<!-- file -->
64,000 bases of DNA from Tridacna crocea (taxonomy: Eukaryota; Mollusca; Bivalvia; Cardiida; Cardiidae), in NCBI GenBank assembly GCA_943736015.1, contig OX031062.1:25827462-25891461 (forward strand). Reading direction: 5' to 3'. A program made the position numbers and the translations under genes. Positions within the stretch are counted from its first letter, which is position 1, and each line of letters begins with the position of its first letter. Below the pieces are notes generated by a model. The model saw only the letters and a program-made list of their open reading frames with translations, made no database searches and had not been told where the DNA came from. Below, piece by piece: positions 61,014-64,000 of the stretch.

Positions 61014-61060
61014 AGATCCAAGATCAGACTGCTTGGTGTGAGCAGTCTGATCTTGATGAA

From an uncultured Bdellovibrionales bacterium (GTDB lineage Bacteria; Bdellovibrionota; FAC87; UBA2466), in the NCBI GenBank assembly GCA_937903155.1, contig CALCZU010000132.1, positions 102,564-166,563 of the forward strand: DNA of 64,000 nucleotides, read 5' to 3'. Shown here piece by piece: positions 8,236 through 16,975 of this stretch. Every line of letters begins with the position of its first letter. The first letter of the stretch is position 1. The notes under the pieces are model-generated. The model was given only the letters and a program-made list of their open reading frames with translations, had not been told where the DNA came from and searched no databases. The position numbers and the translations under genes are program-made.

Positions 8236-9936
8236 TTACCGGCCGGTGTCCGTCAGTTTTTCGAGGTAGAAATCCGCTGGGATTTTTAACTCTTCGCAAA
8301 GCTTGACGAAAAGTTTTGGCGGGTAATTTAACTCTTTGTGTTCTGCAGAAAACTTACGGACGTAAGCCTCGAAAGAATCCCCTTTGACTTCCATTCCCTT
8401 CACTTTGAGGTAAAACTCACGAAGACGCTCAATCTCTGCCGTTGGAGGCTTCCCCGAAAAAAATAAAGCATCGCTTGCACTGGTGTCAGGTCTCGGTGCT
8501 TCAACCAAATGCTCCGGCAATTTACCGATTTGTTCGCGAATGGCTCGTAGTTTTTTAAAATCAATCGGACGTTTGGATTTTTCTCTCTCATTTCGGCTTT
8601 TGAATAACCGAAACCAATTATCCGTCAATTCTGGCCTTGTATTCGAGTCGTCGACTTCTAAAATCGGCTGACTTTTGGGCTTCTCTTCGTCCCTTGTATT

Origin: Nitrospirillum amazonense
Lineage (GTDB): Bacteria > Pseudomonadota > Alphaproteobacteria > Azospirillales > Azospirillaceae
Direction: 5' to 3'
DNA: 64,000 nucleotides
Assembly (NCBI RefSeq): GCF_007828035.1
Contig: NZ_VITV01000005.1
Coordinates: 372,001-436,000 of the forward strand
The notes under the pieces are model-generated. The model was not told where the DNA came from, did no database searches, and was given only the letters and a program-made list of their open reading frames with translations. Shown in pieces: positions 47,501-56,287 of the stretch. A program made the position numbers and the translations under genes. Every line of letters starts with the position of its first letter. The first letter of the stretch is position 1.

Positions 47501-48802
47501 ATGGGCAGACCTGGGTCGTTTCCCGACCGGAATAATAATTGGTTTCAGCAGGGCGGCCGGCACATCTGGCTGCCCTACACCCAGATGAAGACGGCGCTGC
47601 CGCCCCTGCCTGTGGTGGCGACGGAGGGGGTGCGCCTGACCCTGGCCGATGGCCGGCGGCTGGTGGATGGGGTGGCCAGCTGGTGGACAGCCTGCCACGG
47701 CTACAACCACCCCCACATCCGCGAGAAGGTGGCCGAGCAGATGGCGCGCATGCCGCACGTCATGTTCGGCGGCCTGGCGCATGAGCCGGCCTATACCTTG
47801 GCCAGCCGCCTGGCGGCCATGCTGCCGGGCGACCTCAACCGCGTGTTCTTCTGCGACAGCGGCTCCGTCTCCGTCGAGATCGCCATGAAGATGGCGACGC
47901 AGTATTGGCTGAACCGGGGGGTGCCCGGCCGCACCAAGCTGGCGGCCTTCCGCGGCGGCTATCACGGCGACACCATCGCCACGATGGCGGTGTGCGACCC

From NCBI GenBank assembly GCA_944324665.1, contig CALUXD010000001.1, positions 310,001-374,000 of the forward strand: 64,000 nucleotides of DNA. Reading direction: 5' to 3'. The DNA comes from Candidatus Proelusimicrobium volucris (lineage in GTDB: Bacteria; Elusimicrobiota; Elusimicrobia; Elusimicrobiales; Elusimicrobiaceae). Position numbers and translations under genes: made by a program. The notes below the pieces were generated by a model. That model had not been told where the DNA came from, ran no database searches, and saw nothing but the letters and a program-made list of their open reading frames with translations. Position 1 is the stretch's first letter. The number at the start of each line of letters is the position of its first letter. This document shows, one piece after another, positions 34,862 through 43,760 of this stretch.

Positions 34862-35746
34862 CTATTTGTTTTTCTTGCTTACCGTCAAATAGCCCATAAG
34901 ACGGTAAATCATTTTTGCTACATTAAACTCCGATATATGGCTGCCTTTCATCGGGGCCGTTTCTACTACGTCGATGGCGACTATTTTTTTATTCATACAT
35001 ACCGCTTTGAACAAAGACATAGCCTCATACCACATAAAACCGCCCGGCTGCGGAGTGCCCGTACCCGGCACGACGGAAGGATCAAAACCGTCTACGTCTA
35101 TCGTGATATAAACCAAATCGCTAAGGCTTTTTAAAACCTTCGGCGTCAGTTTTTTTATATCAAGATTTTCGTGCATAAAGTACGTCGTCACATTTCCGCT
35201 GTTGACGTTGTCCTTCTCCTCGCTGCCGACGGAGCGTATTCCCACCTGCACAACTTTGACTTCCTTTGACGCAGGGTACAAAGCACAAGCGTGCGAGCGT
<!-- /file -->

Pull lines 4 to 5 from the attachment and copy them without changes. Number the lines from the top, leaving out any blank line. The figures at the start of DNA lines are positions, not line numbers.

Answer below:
From an uncultured Bdellovibrionales bacterium (GTDB lineage Bacteria; Bdellovibrionota; FAC87; UBA2466), in the NCBI GenBank assembly GCA_937903155.1, contig CALCZU010000132.1, positions 102,564-166,563 of the forward strand: DNA of 64,000 nucleotides, read 5' to 3'. Shown here piece by piece: positions 8,236 through 16,975 of this stretch. Every line of letters begins with the position of its first letter. The first letter of the stretch is position 1. The notes under the pieces are model-generated. The model was given only the letters and a program-made list of their open reading frames with translations, had not been told where the DNA came from and searched no databases. The position numbers and the translations under genes are program-made.

Positions 8236-9936